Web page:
The Colorado Rockies turned heads last season with their impressive 87-75 record, returning to the postseason for the first time in eight years while establishing themselves as a perennial playoff threat for the foreseeable future.
After years filled with shortcomings and underachievement, general manager Jeff Bridich figured out a way to tap into the minds and wallets of the Monfort family, the Rockies ownership group, which until recently have often been branded as cheap and disinterested in winning. The Rockies currently claim the 14th-highest payroll with $123.64 million dedicated to the 25-man roster which is a significant increase from 2017 ($105.03 million) and 2016 ($88,354,041).
The Rockies are relying on Trevor Story improving in 2018
The Rockies’ infield is loaded with All-Star talent. Nolan Arenado mans the hot corner and DJ LeMahieu patrols second base. The two make Colorado’s infield dynamic; however, the Rockies infield can be one of the best in baseball if shortstop Trevor Story plays up to his potential in 2018.
After bursting onto the baseball scene during his rookie season in 2016, Story built high expectations for his sophomore season. 2017 did not go as smooth for Story as his rookie season as he saw his home run total and average batting dip while his strikeouts total ramped up.
The sophomore slump hit Story hard. His batting average dropped from .272 to .239. His home run total fell from 27 to 24 despite having nearly two months of additional playing time. (He was fully healthy in 2017 after his injury-shortened 2016 tour.) Story also struck out a whopping 191 times — the most in the National League — and had a strikeout percentage of 34.4 last year.
The Rockies need Story to mature at the plate by cutting down his strikeouts while becoming a more efficient hitter. Former Rockies manager Walt Weiss and present-day skipper Bud Black have both said they believe Story has up-the-middle power and the potential to be a run-producing bat in the middle of Colorado’s lineup with serious impact. Story demonstrated this ability in spurts, but his plate discipline and, at times, all-or-nothing swing have limited his ability to develop into a dynamic all-around hitter.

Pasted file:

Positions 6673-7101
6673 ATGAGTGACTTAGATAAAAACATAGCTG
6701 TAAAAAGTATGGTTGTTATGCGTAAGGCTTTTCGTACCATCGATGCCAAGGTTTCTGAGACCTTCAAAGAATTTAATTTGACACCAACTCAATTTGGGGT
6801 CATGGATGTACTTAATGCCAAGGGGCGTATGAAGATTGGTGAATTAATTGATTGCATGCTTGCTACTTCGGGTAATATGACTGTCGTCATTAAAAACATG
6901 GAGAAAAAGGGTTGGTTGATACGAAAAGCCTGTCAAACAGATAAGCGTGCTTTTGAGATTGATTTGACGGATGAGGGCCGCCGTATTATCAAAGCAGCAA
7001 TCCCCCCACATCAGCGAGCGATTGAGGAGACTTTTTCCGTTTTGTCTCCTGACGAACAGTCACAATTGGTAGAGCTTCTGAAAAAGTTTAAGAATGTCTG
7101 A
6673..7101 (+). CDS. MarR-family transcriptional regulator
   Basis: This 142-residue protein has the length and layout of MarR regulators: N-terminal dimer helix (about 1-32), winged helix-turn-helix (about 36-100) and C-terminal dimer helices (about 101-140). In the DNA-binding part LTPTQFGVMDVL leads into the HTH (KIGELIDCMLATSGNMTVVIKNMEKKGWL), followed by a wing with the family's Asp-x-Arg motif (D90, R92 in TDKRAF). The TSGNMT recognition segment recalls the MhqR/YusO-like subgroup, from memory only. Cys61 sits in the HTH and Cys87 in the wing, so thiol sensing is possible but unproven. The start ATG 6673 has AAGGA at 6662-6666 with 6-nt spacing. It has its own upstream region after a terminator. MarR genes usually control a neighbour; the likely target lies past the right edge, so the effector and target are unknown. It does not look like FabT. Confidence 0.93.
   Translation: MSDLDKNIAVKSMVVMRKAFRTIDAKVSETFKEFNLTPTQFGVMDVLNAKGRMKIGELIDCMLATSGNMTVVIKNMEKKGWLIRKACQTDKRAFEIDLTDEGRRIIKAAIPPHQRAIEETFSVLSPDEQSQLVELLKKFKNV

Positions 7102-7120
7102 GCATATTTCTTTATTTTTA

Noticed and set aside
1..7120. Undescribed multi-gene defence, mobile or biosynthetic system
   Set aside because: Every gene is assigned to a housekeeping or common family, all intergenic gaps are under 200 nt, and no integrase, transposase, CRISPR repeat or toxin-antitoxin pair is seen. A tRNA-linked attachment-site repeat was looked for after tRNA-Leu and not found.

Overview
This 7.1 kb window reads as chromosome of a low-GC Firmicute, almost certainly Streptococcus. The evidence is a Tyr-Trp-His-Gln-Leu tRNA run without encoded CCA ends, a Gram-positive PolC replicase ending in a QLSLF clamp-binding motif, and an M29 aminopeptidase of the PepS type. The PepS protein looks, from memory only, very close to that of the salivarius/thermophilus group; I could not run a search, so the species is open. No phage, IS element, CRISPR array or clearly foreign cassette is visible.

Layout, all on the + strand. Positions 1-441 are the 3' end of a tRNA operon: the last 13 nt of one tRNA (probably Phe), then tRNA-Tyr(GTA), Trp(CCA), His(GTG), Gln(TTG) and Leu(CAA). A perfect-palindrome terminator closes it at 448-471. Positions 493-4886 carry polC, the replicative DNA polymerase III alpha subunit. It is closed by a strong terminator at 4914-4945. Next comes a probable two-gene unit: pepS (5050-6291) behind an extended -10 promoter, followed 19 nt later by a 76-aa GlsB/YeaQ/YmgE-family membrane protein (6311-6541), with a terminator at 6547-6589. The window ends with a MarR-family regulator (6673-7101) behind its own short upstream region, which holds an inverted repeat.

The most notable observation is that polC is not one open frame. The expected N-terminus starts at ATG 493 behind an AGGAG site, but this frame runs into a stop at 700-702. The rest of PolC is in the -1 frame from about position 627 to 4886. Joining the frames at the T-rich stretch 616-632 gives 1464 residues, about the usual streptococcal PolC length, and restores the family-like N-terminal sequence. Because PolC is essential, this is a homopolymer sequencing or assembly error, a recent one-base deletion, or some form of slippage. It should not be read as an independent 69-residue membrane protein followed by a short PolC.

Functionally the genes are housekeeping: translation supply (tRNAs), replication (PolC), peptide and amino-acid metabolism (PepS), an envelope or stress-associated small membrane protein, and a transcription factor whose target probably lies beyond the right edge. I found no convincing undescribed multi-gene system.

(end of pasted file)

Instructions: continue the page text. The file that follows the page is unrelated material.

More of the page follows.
After struggling out of the gate in 2017, Story managed to ramp up his performance as the season progressed. He hit .254 with 13 home runs and 47 RBI in the second half of the season. It was a huge jump from his .224 average, 11 home runs, and 35 RBI in the first half.
Story also had a power surge late in the season as his slugging percentage rose to .520, up from .396 in the first half of the year.
With all the money Colorado has spent on free agents over the past two offseasons and the looming free agencies of cornerstones Nolan Arenado, Charlie Blackmon, and DJ LeMahieu, the Rockies are relying internally on improving their offensive production. They need players like Story expected to boost their outputs.
Story is not far off from figuring things out at the plate. His pitch selection continues to be an issue, but with two years in the big leagues under his belt he should take a big leap forward in 2018.
While he still needs some work on the offensive side of things, Story has been sharp on defense since getting called up to the show. Story has made quite a few highlight-reel plays over the course of the past two seasons and is sharp enough to play shortstop on a day-to-day basis. He logged a fielding percentage of 98.2 last season — second-best among NL shortstops.
Spring Training and the 2018 season are important for Story. Infielder Brendan Rodgers, the No. 3 overall pick in 2015, is quickly climbing the ranks in the minor leagues. A future with Story at shortstop and Rodgers at second base would be ideal, but Rodgers was drafted as a shortstop and could threaten Story at the position. If Story can up the production at the plate and cut down on his strikeouts, he will ink his name in Colorado’s lineup at shortstop for the foreseeable future.